Music producer/legacy John Carter Cash, only son of the late music greats Johnny Cash and June Carter Cash, is the latest celebrity to enter the children’s book market with his first picture book, Momma Loves Her Little Son, due out in March 2009 from Little Simon Inspirations, an imprint of Simon & Schuster Children’s Publishing (and available for pre-order — just click the link).

PR Newswire reports: “From the farthest shores to the deepest oceans, a mother’s love for her child is without bounds. In Momma Loves Her Little Son, little ones are swept away on a magical adventure over mountains and skyscrapers and through forests and streams — a tender and joyful celebration of the enduring bond between mother and child.”

John Carter Cash, himself the father of three, is also the author of Anchored In Love : An Intimate Portrait of June Carter Cash.

The new picture book is illustrated in Americana art style by Marc Burckhardt, who has prior ties to the First Family of Music. Burckhardt’s lithograph portrait of Johnny Cash helped win the Grammy for package design for The Legend (Hardcover book and CD edition). quotes the younger Cash on the origins of the new book: “When I was young, my mother said to me: ‘Momma loves her little son.’ Now, this tender endearment holds a firm meaning within my life, inside my spirit. It reminds me that in sharing love, it grows that much greater in our hearts.”

As the mother of two boys (soon to be three), I look forward to getting a look at this book. With its early spring release, looks like this title will be a Mother’s Day shoo-in.

posted by Janie McQueen, author of The New Magic Bookshelf: Finding Great Books Your Child Will Treasure Forever

Peruse the best children’s Christmas stories ever at


Children’s lit goes political propaganda again November 3, 2008

A couple of months ago, I blogged on what I felt was a misuse of children’s literature, in that case for the promotion of political candidates. I weighed in that some parents might indeed want to share with their children the merits of their chosen candidate, but where these books were concerned, the material was more fiction than biography, and other more objective kids’ books about politics and elections could easily be found.

Today I read about the use of children’s literature as a different kind of propaganda — in this case, to either promote or hinder a gay agenda.  Sara Nelson wrote a very good blog for Publishers Weekly she entitled Book Abuse, detailing how a children’s picture book published by Tricycle Press is being used in an ad campaign supporting Proposition 8 in California, which would overturn recently passed laws permitting gay marriage. (See the ad in the YouTube clip above.)

Nelson writes: “King & King, a children’s picture book by Linda de Haan and Stern Nijland, which was originally published in the Netherlands, is cited by a New England mother and father who were horrified that their son was exposed to the book—a kind of fairy tale in which a prince falls in love with a prince—at school.”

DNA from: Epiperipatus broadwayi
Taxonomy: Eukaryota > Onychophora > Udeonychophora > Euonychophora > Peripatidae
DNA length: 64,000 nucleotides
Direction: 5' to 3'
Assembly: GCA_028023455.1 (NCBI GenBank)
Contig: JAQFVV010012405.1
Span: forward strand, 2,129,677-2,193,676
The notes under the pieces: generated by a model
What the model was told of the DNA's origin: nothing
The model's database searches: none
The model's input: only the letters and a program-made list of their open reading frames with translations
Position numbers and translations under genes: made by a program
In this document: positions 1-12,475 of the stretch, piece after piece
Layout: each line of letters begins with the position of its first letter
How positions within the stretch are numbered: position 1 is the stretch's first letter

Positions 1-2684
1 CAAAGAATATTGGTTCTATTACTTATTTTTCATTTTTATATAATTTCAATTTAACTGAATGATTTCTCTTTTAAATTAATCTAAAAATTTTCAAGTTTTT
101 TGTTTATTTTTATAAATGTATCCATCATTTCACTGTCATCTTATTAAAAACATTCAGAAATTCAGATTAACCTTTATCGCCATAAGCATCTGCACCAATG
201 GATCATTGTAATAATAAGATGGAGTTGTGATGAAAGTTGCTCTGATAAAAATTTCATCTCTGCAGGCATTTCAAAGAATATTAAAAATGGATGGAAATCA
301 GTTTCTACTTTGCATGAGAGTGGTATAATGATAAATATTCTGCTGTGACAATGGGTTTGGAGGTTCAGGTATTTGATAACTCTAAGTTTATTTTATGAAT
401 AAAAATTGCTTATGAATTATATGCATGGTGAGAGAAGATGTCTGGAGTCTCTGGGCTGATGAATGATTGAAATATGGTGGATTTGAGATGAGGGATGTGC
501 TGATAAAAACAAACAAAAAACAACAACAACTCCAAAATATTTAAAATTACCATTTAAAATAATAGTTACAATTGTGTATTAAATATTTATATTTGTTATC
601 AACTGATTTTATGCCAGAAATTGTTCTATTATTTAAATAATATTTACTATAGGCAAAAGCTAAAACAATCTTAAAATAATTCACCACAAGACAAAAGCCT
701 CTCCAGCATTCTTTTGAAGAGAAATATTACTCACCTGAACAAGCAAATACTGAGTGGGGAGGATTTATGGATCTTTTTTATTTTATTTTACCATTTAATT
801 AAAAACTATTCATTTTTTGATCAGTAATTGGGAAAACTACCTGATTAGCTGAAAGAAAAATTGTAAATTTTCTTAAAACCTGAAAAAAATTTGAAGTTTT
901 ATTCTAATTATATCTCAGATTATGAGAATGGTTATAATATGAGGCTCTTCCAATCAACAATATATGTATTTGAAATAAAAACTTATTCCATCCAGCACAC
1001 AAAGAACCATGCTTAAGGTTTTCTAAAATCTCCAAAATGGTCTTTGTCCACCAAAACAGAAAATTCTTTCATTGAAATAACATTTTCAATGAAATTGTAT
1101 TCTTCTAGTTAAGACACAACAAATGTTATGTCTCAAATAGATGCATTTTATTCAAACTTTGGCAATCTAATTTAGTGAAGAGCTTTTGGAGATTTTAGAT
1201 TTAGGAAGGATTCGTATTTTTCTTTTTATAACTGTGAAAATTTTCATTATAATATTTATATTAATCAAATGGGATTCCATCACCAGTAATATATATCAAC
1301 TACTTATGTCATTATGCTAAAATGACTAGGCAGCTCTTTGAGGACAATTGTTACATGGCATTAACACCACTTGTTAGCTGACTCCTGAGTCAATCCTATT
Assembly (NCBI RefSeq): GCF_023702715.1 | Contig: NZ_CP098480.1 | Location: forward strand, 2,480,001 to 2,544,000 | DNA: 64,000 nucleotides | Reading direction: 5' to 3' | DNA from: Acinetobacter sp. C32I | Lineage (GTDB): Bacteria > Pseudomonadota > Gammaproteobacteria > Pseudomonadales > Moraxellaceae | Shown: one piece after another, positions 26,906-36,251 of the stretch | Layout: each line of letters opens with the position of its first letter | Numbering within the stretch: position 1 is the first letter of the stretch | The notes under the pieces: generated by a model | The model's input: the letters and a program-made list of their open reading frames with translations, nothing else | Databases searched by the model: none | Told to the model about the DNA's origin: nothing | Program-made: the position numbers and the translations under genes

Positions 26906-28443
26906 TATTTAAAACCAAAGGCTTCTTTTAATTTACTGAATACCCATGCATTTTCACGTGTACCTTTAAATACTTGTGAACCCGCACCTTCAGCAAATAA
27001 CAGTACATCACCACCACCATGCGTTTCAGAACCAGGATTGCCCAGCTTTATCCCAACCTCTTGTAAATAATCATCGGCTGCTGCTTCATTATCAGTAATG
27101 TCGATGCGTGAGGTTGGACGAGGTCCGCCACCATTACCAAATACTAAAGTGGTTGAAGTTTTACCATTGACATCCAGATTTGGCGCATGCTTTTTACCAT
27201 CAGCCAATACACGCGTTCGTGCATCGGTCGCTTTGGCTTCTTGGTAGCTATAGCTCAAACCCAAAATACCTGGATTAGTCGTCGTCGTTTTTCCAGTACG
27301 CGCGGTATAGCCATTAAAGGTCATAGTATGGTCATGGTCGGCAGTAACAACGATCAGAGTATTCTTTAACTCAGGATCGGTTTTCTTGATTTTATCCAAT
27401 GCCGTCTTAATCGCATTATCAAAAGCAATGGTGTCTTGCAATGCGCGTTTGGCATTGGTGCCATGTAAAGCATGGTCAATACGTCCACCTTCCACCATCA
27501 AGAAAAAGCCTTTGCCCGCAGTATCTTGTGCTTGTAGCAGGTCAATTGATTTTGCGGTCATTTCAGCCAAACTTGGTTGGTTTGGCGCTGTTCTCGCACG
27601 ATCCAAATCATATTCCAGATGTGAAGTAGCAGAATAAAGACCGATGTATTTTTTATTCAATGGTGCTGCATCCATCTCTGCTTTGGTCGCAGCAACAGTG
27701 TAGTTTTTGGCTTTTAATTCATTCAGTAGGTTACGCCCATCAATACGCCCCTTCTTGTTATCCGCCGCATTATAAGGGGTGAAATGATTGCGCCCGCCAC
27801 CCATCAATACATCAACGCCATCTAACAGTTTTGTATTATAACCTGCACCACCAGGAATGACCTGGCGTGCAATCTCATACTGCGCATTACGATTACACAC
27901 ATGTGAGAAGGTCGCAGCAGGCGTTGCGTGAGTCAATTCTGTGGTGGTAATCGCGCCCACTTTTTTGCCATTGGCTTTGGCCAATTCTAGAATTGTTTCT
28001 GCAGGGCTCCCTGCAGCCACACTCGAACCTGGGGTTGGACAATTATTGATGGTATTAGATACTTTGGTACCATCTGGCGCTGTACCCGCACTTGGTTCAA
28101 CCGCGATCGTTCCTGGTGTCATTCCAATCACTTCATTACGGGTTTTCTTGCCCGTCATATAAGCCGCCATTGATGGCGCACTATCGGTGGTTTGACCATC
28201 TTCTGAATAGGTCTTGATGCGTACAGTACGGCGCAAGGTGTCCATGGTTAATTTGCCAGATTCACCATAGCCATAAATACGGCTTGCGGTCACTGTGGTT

I know books are used for all kinds of reasons, not only to spin stories. They convey morals, they can illuminate different points of view, and they can show someone how to do something, from using the potty to building a fort. I myself am the author of how-to books, and I love nonfiction.

But sometimes I wish everyone would leave the children’s book field alone. I know gay parents and others celebrating diversity and acceptance appreciate “teaching” books like King & King, and the landmark Heather Has Two Mommies: 10th Anniversary Edition (Alyson Wonderland). I know parents who’ve greatly appreciated books about infertility and adoption, in vitro fertilization, and using donor sperm or eggs, to show their children in child-friendly language and art how they were conceived (for example, the X Y and Me series.)

Does everyone need these books? No. Not everybody needs my parenting books, either. Does King & King have to be in school libraries? To say no would be censorship, but as a parent, I’m admittedly on the fence. I don’t have a problem with such books existing, but I suppose if pressed I’d want to choose when to “go there.” If it’s on the library shelf for one of my children to pick up and bring home, that’s forcing me to “go there.”

However, passing a gay couple holding hands makes us “go there” as well, as does attending religious services with a very liberal and accepting congregation. Likewise, so did the fact that my older son had a kindergarten classmate who had two moms (something the children never even commented on but which caused a pretty shameful uproar in the rather conservative school). Is a book on a shelf any different?

It’s delicate subject matter, to be sure. And for all parents who wish to expose their children to its message, there are as many or more that do not. Nelson’s column is devoted to the issue of whether a book that actively promotes tolerance should be used in a campaign against that very ideal.

I know this is very sad to people who love this book, and to its publishers. But all’s fair. No one has to uphold the authors’ and publishers’ intent. (They also will enjoy the kind of backlash promotion that comes with campaigns like this. After all, were it not for this campaign, I might never have heard about the book.)

But just like I bemoaned in my blog about politics overrunning children’s book merchandising, can we just leave children’s books out of it?

posed by Janie McQueen, author of The New Magic Bookshelf: Finding Great Books Your Child Will Treasure Forever